Whipworms are worms of about 5-7 cm long that inhabit the large intestine of the dog. The front portion of the worm is long and threadlike, while the tail end is short and thick, giving the appearance of the handle of a whip. The thin anterior end of the worm is thrust deep into the lining of the large bowel.
The female worm lays eggs which, when viewed under the microscope, are barrel-shaped with very thick shells. This thick covering makes the eggs very resistant to temperature changes and in moist surroundings, the eggs may remain infective for very long periods.
When the egg is swallowed by the dog it hatches in the small intestine. The larvae coil up and complete their development in the lining of the intestinal wall before migrating to the large bowel.
The presence of large numbers of worms attached to the lining of the bowel can cause chronic diarrhea with bouts of abdominal pain and occasionally the passage of blood. Whipworms may also make the animal more prone to bacterial infections of the bowel.
What to do if my dog gets whipworms
Treatment is fortunately effective with such drugs as Canex Plus. Where whipworms are suspected, it is wise to have your veterinarian examine a feces sample from the suspected dog and other animals with which it is in contact.
All dogs should be treated at the same time and if possible put into clean surroundings. It is important to try to thoroughly clean up the area where the dogs have been running, as infective eggs passed out in the feces may remain infective for years in sheltered, moist areas of the yard.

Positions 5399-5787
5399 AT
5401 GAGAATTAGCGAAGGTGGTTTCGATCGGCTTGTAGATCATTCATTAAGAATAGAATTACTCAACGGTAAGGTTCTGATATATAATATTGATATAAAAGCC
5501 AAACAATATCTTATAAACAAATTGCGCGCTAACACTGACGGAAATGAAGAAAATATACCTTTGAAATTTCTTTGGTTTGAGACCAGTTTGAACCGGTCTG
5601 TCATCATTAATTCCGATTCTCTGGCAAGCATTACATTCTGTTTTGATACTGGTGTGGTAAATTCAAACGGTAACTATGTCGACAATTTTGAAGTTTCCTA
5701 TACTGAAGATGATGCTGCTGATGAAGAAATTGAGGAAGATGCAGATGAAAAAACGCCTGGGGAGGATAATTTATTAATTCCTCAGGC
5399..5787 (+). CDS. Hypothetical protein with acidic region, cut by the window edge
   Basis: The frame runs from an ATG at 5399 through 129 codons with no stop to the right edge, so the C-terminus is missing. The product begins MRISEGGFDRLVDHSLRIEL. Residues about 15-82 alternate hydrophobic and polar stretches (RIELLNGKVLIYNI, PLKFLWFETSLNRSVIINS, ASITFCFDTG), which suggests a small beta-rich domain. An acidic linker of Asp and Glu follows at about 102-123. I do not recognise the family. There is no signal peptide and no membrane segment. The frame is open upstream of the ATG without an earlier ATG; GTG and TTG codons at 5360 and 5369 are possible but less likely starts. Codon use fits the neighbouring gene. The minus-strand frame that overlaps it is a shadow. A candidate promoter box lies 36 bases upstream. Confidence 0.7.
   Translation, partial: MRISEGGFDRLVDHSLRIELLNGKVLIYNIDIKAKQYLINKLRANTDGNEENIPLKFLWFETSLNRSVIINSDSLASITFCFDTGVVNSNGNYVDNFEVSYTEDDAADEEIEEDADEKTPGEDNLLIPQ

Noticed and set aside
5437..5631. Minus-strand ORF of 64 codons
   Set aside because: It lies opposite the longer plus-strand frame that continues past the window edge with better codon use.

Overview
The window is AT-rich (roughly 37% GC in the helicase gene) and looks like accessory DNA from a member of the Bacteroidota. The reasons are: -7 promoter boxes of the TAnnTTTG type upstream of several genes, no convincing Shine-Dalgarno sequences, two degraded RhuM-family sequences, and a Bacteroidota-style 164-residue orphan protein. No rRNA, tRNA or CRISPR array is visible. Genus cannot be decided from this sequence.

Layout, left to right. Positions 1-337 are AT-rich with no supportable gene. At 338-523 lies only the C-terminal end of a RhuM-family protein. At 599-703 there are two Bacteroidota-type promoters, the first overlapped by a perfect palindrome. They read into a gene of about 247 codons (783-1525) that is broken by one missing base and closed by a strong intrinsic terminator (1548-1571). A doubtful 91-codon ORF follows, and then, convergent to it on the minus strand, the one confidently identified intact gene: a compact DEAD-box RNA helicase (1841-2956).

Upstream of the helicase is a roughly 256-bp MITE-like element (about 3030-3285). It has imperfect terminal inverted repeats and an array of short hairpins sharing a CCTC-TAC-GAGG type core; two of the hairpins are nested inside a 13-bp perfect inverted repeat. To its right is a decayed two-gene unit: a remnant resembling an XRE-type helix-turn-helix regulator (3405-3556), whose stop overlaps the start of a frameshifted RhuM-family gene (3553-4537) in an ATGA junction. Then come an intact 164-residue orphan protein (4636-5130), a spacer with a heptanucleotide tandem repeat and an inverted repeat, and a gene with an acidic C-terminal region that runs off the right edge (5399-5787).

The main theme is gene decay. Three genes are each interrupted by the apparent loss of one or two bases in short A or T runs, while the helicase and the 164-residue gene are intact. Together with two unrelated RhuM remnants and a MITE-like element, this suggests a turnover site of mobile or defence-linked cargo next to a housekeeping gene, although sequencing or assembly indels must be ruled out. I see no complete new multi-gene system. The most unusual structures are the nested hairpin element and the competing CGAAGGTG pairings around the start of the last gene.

Tapeworms, other than the hydatid tapeworm, are spectacular parasites and are fairly easily detected. The most common tapeworm in the dog and cat is Dipylidium caninum. One survey in Sydney revealed that 60 percent of dogs were infected and were carrying an average of 15 worms. When one considers that each worm can be up to 50cm long, it is remarkable that they seem to cause a few serious effects.
Eggs form within the end segments of tapeworm which break off and are passed in the feces or make their own way out of the anus of the dog by actively moving.
These eggs are then swallowed by the larvae of fleas. One larva may consume a number of eggs which develop into small cysts within the flea. Dogs become infected when they swallow a flea containing these infective cysts, which then develop within the dog’s intestine to become adult tapeworms.
An infected dog may be detected by the presence of the cucumber-shaped segments of the tapeworm around its tail or in the feces. The dog may rub its anus on the ground, which may make the skin around the anus and under the tail inflamed.
Control of the tapeworm is achieved by dosing the dog with Droncit and by preventing reinfection by effectively controlling fleas.
Other large tapeworms infecting the dog are Taenia ovis and Taenia hydatigena.
These tapeworms are long and live in the small intestine of the dog. They seem to cause very few ill-effects and their importance lies in the fact that sheep, goats and cattle are the intermediate hosts. The presence of cysts in the carcass of these animals causes considerable wastage in the slaughterhouses.
Two other Taenia species infecting dogs have the rabbit as their intermediate host. The cysts in the intestinal cavity or in the muscles of the rabbit are often mistakenly thought to be hydatid tapeworm cysts. Dogs become infected by eating the offal or the uncooked flesh of the rabbit.